The Israel Antiquities Authority made the discovery of an ancient clay seal impression during an excavation at the Western Wall Plaza. The artifact depicts two men in striped garments and reads “belonging to the governor of the city”.
According to one of the excavators from the site, Dr. Shlomit Weksler-Bdolah, “The upper part of the seal depicts two figures facing each other, and the lower part holds an inscription in ancient Hebrew script,” and is significant as the discovery “supports the assumption that this area, located on the western slopes of the western hill of ancient Jerusalem… west of the Temple Mount, was inhabited by highly ranked officials during the First Temple period.”
She explained that the seal was “attached to an important transport and serves as some sort of logo or tiny souvenir that was sent on behalf of the governor of the city”.
It was found 100 meters from the Kotel (Western Wall).
The artifact is believed to refer to either Joshua or Masseiah, the only two governors of Jerusalem mentioned in the Bible, found in 2 Kings and 2 Chronicles.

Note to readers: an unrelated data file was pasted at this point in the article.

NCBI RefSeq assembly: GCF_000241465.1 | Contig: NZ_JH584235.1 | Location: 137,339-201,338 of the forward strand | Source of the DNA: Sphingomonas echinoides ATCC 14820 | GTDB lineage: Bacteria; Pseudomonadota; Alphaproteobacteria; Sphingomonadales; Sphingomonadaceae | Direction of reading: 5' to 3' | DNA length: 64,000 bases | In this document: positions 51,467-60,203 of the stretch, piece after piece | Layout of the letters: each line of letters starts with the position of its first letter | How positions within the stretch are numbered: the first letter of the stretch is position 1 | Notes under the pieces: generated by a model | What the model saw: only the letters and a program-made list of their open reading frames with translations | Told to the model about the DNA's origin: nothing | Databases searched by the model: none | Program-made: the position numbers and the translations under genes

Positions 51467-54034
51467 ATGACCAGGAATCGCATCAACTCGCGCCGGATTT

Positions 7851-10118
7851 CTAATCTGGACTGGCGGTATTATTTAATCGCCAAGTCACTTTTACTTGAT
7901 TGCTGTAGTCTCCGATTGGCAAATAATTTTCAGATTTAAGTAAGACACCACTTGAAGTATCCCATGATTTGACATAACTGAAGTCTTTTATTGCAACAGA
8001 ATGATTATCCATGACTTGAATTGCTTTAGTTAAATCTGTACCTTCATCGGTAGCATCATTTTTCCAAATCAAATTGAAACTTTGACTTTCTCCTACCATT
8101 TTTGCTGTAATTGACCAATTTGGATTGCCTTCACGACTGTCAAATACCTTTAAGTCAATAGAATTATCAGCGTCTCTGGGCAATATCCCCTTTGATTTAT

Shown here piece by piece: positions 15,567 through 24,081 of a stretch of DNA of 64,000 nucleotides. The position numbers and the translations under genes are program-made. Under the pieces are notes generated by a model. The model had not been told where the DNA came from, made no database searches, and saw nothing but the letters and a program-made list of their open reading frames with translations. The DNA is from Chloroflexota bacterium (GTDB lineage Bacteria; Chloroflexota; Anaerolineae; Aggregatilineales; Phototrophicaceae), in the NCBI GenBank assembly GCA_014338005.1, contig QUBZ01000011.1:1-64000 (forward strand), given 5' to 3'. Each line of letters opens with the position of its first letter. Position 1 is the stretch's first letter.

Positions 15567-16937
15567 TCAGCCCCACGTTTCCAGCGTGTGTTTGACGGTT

“Josiah brought to Jerusalem all the priests who were living in other towns of Judah. He also defiled the pagan shrines, where they had offered sacrifices–all the way from Geba to Beersheba. He destroyed the shrines at the entrance to the gate of Joshua, the governor of Jerusalem. This gate was located to the left of the city gate as one enters the city.” (2 Kings 23:8)
“In the eighteenth year of his reign, after he had purified the land and the Temple, Josiah appointed Shaphan son of Azaliah, Maaseiah the governor of Jerusalem, and Joah son of Joahaz, the royal historian, to repair the Temple of the Lord his God.” (2 Chronicles 34:8)
The seal was presented to Jerusalem’s Mayor, Nir Barkat, this week, the mayor stating on the finding, “This shows that already 2,700 years ago, Jerusalem, the capital of Israel, was a strong and central city.”
This article originally appeared on Behold Israel, January 1, 2018, and reposted with permission.